There was little doubt how Tony Bennett's Washington State basketball team would play each game: Clampdown defense and almost painfully slow offense.
PULLMAN, Wash. — There was little doubt how Tony Bennett's Washington State basketball team would play each game: Clampdown defense and almost painfully slow offense.
How will the team look under new coach Ken Bone?
He didn't give a lot of clues during an introductory news conference this week. But what he said indicated the Cougars would no longer try to win primarily by holding opponents under 50 points.
"I like to get up and down the court, push in transition, and I like guys who can shoot the ball," Bone said. "We allow guys to play pretty loose. We shoot a lot of threes."
That will be quite a change from the six-year reign of the Bennetts — the first three under Dick and the second three under his son — that saw the Cougars rely almost exclusively on one of the nation's top defenses to win games.
While that style allowed the Bennetts to rebuild the Cougars by limiting the athletic advantages of the blue bloods of the Pacific-10, it did have its limitations.
This year's team allowed a national low of 55 points per game. But the Cougars could muster only 59 points per game themselves, and the result was a 17-16 record and a first round loss in the NIT. Only three players averaged in double figures, led by Taylor Rochestie's 13.2 points per game.
There have been grumbles for several years that many top recruits avoided WSU because of the slowdown offense. And the Cougars had trouble holding onto scorers.
Josh Akognon led the team in scoring with 11 points per game as a sophomore, but couldn't stand the style and transferred to Cal State Fullerton. He averaged more than 20 points the past two seasons to become an NBA prospect. Mac Hopson averaged 4 points per game in one season at WSU, then crossed the border to Idaho and led the Vandals with 16 points per game this season.
Bone's Portland State team averaged 73 points in going 23-10 last season. They shot 835 three-pointers, 300 more than the Cougars. They topped 80 points eight times, something WSU did only once.
That's likely to sit well with Klay Thompson, WSU's leading returning scorer at 12.5 points per game, and DeAngelo Casto. Both were named to the all-Pac-10 freshman team.
"I was sold," Casto said after meeting Bone.
Nik Koprivica, who will be a senior, was enthused, saying he could have a "great year" under Bone's looser style.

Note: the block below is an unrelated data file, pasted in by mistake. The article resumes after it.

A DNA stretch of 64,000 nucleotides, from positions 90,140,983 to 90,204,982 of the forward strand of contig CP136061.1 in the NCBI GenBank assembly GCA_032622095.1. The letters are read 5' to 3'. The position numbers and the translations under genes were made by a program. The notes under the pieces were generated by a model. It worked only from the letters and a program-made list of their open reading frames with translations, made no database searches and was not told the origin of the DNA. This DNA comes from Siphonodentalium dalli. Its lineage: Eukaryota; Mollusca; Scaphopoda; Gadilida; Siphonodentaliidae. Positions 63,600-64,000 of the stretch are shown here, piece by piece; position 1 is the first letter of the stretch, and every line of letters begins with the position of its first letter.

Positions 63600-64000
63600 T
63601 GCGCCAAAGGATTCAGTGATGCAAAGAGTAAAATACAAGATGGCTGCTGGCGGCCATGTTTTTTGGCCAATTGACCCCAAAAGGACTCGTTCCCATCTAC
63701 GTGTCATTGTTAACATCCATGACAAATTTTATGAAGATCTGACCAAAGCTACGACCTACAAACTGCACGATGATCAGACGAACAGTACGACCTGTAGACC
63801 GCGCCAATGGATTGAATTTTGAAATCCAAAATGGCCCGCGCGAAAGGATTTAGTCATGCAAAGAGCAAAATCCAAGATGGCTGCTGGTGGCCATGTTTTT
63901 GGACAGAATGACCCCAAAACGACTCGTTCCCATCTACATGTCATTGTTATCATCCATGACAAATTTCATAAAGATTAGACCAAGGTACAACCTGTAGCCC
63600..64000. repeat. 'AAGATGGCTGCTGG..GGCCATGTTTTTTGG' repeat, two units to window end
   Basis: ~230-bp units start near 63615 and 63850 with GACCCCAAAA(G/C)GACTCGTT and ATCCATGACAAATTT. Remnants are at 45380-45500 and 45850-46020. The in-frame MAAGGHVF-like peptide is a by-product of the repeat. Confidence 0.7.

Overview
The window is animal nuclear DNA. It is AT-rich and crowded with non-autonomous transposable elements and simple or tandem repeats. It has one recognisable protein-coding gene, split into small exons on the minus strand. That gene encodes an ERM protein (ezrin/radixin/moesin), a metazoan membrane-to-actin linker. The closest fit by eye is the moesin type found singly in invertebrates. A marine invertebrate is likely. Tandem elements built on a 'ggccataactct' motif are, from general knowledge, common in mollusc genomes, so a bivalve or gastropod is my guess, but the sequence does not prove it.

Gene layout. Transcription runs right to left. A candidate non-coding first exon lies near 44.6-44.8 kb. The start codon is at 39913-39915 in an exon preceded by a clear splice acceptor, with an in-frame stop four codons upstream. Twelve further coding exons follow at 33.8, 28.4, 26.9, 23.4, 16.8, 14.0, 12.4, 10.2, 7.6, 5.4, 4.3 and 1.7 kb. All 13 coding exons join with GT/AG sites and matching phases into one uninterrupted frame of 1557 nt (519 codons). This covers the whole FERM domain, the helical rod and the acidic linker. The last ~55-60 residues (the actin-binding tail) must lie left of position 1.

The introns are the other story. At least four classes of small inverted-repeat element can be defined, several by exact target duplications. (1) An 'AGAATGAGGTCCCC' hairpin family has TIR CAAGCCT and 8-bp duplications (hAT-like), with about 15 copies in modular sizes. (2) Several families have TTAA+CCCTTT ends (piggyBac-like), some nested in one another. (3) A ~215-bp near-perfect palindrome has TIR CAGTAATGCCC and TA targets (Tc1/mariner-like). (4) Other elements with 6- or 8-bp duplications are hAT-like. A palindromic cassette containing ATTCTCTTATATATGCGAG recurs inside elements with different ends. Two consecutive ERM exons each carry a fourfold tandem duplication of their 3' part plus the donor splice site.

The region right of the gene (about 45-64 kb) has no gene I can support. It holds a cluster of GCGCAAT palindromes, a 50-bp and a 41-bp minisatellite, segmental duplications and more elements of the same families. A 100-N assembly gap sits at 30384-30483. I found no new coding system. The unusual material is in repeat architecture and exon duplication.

"They did a great job," he said of athletic director Jim Sterk and school president Elson Floyd, who hired Bone.
"He'll play a lot," Bone deadpanned, breaking up the audience.
Style aside, Bone, 50, seemed genuinely grateful to get a chance to coach in the Pac-10.
"At my age, I didn't know if it would happen," he said.
While WSU coaching jobs are often used as stepping stones by young coaches, Bone said he would be happy to finish his long coaching career in Pullman.
"It is a little emotional to me," Bone said at the press conference.
Bone is widely respected in the Northwest coaching fraternity, and previously enjoyed great success at Seattle Pacific and as an assistant at Washington. He left Huskies because he wanted to run his own ship, and was 77-49 in four years.
The Cougars hope Bone can land recruits from populous Western Washington, which has been fallow ground for them for decades. The last WSU star to come out of Western Washington was Mark Hendrickson in the early 1990s.
Bone joins women's basketball coach June Daugherty as a former Washington coach now running a basketball team at WSU. Daugherty has head women's coach at Washington, while Bone was an assistant to Lorenzo Romar for three years.
Bone may have won over some skeptics by saying he felt hugely privileged to be hired by WSU, and by declining to say anything about recruiting disadvantages. Instead, he remarked on how outstanding the Cougars had been in recent years.
"To have an opportunity to take over a program like that is absolutely amazing to me," Bone said. "This is a place I'd love to be as long as I can stay."
He has some big shoes to fill. The telegenic and articulate Bennett quickly became a fan favorite. He was named The Associated Press national coach of the year after his first season, and took the Cougars to the Sweet 16 his second year. Even in this rebuilding year he got them to the NIT.
Bennett's particular strength was recruiting on a national scale, and he was able to land players who were instant contributors in the Pac-10. During the Bennett era, the Cougars went from league doormat to league power.
Bone acknowledged that, and said he wants to do even better.
"We want to build this up from where the Bennetts were able to get this program in the last few years," Bone said.
Like Tony Bennett, Bone seems to share a deep commitment to family that can be rare in the major conference coaching ranks.
"The most fun I have is hanging out with my family," Bone said, mentioning tickle fights with his three daughters.
"My wife, too," he added quickly to laughter. "We like to have fun."